Obama’s Health Care Reform
According to the Kaiser Family Foundation and Health Research and Educational Trust The Health care reform’s existing position after more than a year of political debate and legislative banter, congress finally approved a comprehensive health reform package. President Obama signed both health care reform bills, which included the Patient Protection and Affordable Care Act and the Health Care and Education Reconciliation Act of 2010. It's no secret that health care rates are spiraling out of control in this nation. On average, we now pay out more per person on health care than both groceries and accommodations. Insurance premiums are increasing much quicker than inflation, which prevents economic expansion and leaves businesses with a smaller amount of money to give raises or hire more employees. Introduction
According to the Kaiser Family Foundation health care expenses are getting higher and higher each day. Health insurance premiums is now two times more in the last 9 years than ever before, increasing 4 times more rapidly than income in the past 8 years, and mounting co-pays and deductibles threaten access to care. Several insurance policies cover only an inadequate number of physicians’ visits or hospital days, exposing families to unrestricted monetary responsibility. More than half of all individual bankruptcies today are caused by medical bills. Lack of inexpensive health care is compounded by severe imperfections in our health care delivery system. About 150,000 Americans die from medical inaccuracy in hospitals each year. Barack Obama’s universal health care reform will promise inexpensive, accessible health care treatment for all Americans. At present time, there are over 50 million Americans lacking health insurance, and millions more are in jeopardy of losing their coverage due to escalating expenses. Increasing costs are also a load on employers, mainly small businesses, which are increasingly unable to provide health insurance coverage for their employees and remain competitive. Virtually 3 million fewer Americans receive health insurance coverage through their company now compared to eight years ago, and this movement shows no indication of slowing down. It is basically too costly for individuals and families to purchase insurance directly on the open market and unfeasible for several with pre-existing situations. (Himmelstein, Thorne, Warren, & Wooldhandler, 2005). Discussion
According to the New England Journal of Medicine the quality and convenience of medical care in the United States remains amongst the finest in the world, a lot of people speculate whether we'd be better off taking on a universal government-controlled health care scheme like the one used in Canada. How far it takes us is up for difference of opinion. The new law is certain to be disputed and customized for years to come. This debate talks about whether a total government takeover of health care should be undertaken. Under the new plan, if you like your current health insurance, nothing changes, except your costs will go down by as much as $2,500 per year. If you don’t have health insurance, you will have a choice of new, affordable health insurance options. Unproductive and deprived quality care costs the country at least $50 to $100 billion every year. Billions more are exhausted on management and overhead because of inefficiencies in the health care system. And given recent trends, this dilemma will only get worse as health care expenses are anticipated to double within the next decade. According to the Census Bureau Millions of Americans are uninsured because of increasing expenses of health care. More than 45 million Americans, as well as 8 million children do not have health insurance. 85 percent of the uninsured are in working families. Yet individuals with health coverage are struggling to manage elevated medical expenses. Rising health care...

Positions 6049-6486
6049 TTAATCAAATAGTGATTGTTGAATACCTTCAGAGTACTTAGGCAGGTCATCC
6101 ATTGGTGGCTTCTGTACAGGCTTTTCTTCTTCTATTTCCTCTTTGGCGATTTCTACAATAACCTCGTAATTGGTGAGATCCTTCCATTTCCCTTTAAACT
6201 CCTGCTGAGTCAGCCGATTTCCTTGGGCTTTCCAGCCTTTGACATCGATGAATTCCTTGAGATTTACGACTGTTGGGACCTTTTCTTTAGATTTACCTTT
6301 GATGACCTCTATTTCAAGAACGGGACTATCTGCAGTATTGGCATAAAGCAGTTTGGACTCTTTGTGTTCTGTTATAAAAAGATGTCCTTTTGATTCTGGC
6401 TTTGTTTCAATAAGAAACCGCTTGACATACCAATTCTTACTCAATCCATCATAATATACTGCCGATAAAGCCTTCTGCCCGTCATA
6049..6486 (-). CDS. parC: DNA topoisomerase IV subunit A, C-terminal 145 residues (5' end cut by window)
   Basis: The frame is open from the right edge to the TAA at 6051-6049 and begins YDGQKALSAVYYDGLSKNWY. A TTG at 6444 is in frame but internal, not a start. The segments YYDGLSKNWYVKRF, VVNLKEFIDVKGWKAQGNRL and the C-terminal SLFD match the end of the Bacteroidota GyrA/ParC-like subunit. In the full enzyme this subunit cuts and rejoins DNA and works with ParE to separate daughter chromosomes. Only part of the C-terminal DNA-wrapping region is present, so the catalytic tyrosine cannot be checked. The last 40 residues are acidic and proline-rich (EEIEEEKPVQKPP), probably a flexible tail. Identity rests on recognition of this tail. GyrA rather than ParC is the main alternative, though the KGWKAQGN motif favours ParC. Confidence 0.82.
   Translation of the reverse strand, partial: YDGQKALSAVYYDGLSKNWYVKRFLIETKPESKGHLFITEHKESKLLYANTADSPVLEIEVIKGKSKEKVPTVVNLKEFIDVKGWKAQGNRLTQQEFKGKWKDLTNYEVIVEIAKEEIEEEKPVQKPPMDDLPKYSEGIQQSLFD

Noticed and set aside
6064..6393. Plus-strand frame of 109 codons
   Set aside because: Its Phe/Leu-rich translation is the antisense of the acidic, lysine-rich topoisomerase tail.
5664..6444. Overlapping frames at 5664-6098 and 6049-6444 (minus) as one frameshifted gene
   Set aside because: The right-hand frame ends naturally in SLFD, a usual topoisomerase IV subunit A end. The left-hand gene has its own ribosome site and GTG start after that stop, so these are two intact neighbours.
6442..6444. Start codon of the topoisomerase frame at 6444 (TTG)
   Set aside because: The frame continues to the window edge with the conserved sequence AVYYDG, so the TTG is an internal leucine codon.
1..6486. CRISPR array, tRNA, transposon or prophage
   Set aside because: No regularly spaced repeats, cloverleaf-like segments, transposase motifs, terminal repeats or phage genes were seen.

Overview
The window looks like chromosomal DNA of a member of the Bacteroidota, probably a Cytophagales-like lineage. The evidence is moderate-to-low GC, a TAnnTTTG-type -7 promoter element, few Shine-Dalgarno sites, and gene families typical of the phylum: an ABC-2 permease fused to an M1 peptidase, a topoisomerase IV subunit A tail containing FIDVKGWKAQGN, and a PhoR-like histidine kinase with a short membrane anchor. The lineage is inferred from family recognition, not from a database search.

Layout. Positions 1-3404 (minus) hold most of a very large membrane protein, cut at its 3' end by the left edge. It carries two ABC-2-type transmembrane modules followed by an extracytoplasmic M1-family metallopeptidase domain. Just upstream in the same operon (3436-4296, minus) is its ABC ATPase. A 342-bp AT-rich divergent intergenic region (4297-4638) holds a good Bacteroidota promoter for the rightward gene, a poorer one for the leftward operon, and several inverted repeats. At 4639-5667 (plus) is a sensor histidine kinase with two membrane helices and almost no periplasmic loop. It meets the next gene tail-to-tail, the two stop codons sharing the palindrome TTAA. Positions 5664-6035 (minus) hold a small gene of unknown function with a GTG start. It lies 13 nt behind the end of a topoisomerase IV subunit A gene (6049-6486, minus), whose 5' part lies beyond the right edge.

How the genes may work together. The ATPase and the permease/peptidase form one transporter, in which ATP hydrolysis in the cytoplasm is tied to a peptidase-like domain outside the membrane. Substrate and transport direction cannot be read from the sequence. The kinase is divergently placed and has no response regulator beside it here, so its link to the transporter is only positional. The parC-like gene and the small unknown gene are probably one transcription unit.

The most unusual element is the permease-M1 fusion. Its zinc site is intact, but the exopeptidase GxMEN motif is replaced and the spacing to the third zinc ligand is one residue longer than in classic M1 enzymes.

References: 1 Kaiser Family Foundation and Health Research and Educational Trust. (2008). Employer Health Benefits 2008, Retrieved on October 21, 2010 from http://kff.org/insurance/7527/index.cfm; Bureau of Labor Statistics.
2 David U. Himmelstein, Elizabeth Warren, Deborah Thorne, and Steffie Wooldhandler (February 2005). “Illness and Injury as Contributors to Bankruptcy,” Health Affairs, Retrieved on October 22, 2010 from http://content.healthaffairs.org/cgi/content/abstract/hlthaff.w5.63v1
3 Linda T. Kohn, Janet M. Corrigan, and Molla S. Donaldson, Editors; Committee on Quality of Health Care in America, Institute of Medicine (2000). To Err is Human. Washington, DC: National Academy Press.
4 Steffie Woolhandler, Terry Campbell, and David U. Himmelstein (2003) “Costs of Health Care Administration in the United States and Canada.” New England Journal of Medicine.
5 Census Bureau, Retrieved on October 22, 2010 from http://www.census.gov/prod/2008pubs/p60-235.pdf
6 Kaiser Family Foundation, The Uninsured: A Primer (2006), Retrieved on October 23, 2010 from http://kff.org/uninsured/upload/7451-
7 Pros and con of Health care reform bill. Retrieved on October 26, 2010 from http://squashed.tumblr.com/post/461043647/updatedprosandconsofthehealthcarereformbill
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